We finally saw some movement in the Kev and V plotline, and it was entertaining, and then extremely worrying. V and Kev have separated temporarily, and V moved into the Alibi. V spends some time with the babies while Kev sells drugs to college students. V spends even more quality time with Svetlana, who has moved in and offered to perform ‘wifely duties’ for Kev and V. V and Kev had the same response to this interaction, just as they had the same response to the rat running around the Alibi. They are more alike than they realize.

V asks Svetlana when she fell in love with her baby, hoping that she, too, will fall in love with her twins like Kev did. Svetlana, as usual, has interesting insight into the minds of Americans. She says Americans are so black and white with issues: “If someone is like you it is right; if someone is not like you, it is wrong,” and despite all of this helpful advice (Svetlana may save their marriage actually), V still wants to go on her date with Eddie Murphy.

Luckily, for V, Eddie Murphy is still a creep, and she leaves before the date can even begin. Unfortunately, for V, Kev sleeps with a college student while she sits at home with the babies. This couple is my favorite couple on the show, and I am really looking forward to seeing how they mend this. Maybe Svetlana can help! Here’s to the dysfunctional families of Shameless.

Some moments I found interesting/funny:

– Amanda’s roommate is actually in love with her and probably stalking her. We need more screen time with Amanda!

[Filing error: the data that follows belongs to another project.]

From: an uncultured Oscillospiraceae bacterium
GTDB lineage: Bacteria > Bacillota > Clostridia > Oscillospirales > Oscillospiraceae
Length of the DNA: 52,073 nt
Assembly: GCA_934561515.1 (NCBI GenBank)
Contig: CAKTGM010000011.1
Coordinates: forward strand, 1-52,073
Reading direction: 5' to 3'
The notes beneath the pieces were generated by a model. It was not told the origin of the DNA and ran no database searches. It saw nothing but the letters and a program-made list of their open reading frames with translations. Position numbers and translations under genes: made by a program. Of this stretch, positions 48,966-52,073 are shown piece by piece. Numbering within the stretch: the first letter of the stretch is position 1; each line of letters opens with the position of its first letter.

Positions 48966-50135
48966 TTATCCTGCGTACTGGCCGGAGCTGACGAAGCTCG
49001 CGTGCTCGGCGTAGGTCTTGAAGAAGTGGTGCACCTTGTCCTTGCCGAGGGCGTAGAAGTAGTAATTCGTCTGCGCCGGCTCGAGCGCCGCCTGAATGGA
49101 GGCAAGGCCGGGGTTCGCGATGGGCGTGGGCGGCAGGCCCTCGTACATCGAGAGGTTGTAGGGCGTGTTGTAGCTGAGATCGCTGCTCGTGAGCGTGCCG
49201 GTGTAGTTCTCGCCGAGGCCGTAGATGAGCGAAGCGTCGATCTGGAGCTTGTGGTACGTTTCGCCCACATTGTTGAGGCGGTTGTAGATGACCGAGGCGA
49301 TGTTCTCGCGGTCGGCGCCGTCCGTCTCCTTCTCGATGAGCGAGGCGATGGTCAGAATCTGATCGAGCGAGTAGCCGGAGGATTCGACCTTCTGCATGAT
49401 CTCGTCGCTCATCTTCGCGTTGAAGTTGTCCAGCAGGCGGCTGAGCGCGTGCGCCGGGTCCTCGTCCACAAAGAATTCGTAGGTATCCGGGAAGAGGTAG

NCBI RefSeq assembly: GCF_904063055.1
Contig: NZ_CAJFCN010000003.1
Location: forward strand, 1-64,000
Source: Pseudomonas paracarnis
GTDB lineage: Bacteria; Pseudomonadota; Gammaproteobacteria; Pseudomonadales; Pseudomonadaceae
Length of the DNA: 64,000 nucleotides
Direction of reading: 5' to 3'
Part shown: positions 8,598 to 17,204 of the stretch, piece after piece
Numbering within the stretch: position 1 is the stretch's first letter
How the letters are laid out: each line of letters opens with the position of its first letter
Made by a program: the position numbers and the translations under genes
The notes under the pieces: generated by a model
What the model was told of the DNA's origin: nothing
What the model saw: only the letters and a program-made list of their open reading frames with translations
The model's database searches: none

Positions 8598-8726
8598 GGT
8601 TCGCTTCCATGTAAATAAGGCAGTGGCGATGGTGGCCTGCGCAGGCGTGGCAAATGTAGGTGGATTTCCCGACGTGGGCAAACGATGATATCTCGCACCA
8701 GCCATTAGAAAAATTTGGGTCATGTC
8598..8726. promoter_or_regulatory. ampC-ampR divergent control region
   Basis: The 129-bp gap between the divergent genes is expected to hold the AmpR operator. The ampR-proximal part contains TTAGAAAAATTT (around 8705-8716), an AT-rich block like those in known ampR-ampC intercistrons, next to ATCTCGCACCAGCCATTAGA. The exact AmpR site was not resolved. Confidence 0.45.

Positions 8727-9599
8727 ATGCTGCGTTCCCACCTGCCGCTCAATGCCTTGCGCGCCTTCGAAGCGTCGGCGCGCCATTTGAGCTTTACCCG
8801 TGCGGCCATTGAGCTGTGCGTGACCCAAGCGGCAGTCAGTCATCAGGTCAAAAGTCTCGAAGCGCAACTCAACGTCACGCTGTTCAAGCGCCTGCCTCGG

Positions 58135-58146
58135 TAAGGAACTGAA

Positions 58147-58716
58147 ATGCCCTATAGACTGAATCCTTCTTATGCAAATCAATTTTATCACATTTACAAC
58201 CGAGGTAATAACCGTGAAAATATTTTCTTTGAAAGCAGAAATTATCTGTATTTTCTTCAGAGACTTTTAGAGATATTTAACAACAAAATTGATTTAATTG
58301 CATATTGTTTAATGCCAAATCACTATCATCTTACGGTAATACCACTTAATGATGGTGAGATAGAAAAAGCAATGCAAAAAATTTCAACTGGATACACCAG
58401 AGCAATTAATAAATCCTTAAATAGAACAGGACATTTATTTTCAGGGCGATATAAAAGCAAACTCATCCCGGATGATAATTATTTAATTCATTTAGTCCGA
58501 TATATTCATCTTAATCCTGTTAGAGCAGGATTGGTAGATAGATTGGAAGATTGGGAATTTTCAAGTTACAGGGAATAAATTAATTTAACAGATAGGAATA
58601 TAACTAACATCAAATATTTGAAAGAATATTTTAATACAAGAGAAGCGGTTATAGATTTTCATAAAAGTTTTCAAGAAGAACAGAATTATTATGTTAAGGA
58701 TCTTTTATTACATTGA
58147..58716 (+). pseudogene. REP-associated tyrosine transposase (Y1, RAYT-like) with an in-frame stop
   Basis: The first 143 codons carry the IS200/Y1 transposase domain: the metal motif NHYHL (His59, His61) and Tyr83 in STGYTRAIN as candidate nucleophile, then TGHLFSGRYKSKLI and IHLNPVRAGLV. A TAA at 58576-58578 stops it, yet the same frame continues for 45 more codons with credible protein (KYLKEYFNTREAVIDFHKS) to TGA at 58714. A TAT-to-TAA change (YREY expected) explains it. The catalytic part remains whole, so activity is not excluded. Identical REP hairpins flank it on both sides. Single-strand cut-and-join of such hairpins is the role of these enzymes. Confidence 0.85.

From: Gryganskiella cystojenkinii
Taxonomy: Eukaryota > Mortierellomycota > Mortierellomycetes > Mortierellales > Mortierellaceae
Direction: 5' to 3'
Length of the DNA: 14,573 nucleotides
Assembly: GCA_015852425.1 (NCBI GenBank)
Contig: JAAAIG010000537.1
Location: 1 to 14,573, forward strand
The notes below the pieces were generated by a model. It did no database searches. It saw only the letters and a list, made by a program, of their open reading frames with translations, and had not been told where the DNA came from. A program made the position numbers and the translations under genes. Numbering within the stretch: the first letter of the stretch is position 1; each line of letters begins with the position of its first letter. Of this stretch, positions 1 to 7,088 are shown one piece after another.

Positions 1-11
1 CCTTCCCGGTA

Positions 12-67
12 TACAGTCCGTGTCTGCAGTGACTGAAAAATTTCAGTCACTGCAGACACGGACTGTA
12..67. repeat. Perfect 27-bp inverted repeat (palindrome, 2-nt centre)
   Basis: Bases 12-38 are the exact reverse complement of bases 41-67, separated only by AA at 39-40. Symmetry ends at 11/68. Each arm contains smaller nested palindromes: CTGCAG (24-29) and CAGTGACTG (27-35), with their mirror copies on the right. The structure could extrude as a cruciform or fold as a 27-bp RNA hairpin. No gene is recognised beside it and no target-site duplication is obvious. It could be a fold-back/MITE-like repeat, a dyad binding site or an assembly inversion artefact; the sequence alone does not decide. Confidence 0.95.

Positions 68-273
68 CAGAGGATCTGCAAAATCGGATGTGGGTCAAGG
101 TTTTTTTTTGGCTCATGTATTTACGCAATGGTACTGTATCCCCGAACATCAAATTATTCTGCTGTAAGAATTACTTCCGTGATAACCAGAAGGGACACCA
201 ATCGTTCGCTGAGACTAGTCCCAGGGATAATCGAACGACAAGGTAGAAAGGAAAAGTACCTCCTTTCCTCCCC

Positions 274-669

– Carl’s boss corrects Carl’s speech when he says “What’s up?” He says, “You’ve been blessed with an education. Sound like it.”

– Sammy refers to Frank as an untrained dog who keeps pooping all around the house. She can choose to run over the dog, take it back to the pound to be killed, or train the dog.

– The lesbian couple from across the street bought the empty lot next to the Gallagher house to turn it into a community garden. They want the Gallaghers to remove the pool and give ‘just’ $2000 to get a spot in the garden.

– The hospital refers to Frank as ‘Frequent Flier Frank.’

Here are my two questions for the remainder of this season: Where is Sheila? Where is Mandy? I can’t imagine the show without them. Jimmy/Steve got a return appearance; I desperately want my ladies back, please and thank you.

What did you think of this week’s episode of Shameless? Is there hope for Mickey and Ian? Gus and Fiona? V and Kev?

[Photo via Showtime]